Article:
""...the late-1800's are pretty easy to document." Wow! Have you tried finding documentation of particular ex-slaves in Alabama or Mississippi at that time? If you know how, please give me some tips. "
To document the lineage of a particular family to that time period would be fairly easy, however to document a particular person out of the blue would be MUCH harder. In this case, documenting the genealogy of this family might point to clues as to their John's identity. I think it unlikely that their John is THE John Henry -- family tales are rarely accurate, but it's a lead and it might offer some light on the subject. Maybe it's not really their ancestor, but someone who lived nearby and later got claimed or confused to be their ancestor.
I'd be very careful to go backwards from the existing family to look for clues. The census' from 1880 onward are MUCH more useful, and it will help develop a pattern of the neighboring familes and who might be allied to whom. The 1880 census was pretty thorough, and didn't miss as many people as some of the earlier ones did. However, I think your best bet in researching a former-slave population is to dig into church records, which are more likely to be carefully kept and recorded than the official ones. Providing, of course, that their church kept records; not all of them had reliable access to a literate person to keep those records.
I haven't done any research in Alabama, but I have done a lot of research in rural farming communities, and they present a unique set of challenges, mostly because of the lack of reliable official records. I understand Alabama is particularly poor in this department. You really have to understand the whole local history and the ways families intermingled to nail down some of the harder subjects, simply researching one family doesn't seem to work.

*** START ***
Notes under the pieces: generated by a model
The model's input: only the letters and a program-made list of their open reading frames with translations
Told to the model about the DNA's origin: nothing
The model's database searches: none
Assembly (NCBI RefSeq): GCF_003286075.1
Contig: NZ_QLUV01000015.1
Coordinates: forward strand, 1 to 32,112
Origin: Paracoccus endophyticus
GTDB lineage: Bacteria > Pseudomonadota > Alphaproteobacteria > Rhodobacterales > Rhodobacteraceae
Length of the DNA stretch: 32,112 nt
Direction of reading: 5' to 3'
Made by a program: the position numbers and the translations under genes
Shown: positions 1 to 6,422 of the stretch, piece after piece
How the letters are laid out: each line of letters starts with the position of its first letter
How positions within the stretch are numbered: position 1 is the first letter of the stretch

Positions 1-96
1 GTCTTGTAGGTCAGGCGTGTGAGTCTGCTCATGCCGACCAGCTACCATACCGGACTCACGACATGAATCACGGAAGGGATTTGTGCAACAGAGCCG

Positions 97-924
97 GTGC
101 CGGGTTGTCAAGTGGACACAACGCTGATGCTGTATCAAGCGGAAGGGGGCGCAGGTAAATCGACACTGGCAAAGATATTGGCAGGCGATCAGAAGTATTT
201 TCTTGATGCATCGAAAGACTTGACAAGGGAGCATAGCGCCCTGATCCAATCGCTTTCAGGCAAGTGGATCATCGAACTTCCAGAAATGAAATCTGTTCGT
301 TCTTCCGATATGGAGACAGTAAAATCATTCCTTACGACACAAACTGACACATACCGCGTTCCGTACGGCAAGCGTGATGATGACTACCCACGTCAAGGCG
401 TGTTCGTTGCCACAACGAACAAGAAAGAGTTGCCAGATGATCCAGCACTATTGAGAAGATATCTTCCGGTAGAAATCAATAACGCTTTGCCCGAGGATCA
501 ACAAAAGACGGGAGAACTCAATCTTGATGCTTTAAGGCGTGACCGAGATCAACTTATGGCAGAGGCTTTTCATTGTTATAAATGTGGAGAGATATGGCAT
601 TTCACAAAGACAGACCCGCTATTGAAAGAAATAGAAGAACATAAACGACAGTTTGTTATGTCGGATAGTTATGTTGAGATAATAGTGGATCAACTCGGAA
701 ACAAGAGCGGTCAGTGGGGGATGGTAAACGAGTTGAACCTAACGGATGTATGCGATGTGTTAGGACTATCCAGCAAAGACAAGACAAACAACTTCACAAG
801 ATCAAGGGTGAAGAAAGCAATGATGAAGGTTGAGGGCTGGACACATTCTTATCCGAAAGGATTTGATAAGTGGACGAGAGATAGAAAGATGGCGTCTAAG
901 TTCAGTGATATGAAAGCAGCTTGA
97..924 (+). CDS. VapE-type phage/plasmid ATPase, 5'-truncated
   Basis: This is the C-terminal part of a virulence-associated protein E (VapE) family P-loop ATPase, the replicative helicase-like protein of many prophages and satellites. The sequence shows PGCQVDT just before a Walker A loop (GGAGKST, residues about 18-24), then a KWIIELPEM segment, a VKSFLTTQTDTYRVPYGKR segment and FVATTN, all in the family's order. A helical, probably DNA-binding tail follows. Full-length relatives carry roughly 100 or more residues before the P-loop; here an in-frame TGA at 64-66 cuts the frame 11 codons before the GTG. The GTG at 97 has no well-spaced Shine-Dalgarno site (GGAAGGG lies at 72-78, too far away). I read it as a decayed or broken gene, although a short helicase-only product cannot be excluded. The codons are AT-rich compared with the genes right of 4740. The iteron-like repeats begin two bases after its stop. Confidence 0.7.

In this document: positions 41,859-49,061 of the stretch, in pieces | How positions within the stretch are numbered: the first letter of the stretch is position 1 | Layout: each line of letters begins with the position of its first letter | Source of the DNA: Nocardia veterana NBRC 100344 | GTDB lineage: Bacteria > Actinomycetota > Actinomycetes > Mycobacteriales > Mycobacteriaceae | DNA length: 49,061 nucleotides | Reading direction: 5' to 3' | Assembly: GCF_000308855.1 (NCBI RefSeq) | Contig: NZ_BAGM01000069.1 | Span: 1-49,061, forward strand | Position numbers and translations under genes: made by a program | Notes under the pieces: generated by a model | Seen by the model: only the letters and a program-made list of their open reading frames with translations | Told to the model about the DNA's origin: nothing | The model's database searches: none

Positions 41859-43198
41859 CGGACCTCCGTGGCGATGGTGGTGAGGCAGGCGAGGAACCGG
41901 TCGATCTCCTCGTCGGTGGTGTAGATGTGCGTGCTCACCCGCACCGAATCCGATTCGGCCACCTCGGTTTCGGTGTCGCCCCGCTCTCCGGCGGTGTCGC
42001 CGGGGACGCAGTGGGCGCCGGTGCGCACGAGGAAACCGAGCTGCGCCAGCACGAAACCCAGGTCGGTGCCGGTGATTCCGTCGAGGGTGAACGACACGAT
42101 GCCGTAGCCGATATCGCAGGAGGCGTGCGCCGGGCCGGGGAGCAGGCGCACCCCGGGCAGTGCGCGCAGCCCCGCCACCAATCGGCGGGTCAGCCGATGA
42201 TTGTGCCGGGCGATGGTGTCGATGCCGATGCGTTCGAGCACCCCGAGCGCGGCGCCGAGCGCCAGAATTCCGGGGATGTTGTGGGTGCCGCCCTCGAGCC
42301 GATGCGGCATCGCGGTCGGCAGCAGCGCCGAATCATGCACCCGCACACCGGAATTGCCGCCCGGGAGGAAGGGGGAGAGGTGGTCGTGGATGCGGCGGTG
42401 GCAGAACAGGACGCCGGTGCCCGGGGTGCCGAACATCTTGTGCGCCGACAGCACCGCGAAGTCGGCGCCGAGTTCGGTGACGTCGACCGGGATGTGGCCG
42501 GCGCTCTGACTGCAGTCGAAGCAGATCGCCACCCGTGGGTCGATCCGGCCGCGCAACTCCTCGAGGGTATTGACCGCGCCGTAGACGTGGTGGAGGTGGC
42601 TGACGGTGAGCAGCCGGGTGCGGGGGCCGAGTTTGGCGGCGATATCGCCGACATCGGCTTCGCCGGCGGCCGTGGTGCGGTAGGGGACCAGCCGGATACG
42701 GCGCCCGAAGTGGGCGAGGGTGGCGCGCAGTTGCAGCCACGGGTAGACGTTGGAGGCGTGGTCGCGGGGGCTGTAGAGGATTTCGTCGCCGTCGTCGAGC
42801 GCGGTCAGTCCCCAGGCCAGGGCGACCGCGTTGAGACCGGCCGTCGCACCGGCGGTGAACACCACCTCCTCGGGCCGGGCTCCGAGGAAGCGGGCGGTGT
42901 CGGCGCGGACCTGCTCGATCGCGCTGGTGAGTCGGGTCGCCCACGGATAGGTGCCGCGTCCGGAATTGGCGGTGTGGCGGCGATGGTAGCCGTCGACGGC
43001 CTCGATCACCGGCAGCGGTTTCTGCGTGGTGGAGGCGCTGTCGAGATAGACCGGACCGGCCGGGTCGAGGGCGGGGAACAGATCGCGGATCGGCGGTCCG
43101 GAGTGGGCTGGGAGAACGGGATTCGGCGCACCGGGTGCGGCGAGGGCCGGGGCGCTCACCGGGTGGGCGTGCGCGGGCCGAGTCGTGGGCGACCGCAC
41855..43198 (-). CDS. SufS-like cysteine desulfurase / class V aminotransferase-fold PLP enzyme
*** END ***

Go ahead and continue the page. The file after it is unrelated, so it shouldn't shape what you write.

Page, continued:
I'd be happy to spare the other Catters the boredom of a genealogy research how-to discussion :) I may not know Alabama, but I do know a lot of places to look for info. Feel free to email me with specific research questions, and I will see what I can dig up as possible sources for you. Eventually, you may need to refer the question to a professional genealogist who specializes in the area and in African-American ancestry, but you should cover as many bases as you can before going that route, and keep it well documented so that nothing gets repeated. It's a tough field, but not impossible.
-Nicole nicolecastle@NOSPAM.prodigy.net (Take the "NOSPAM." out, of course.)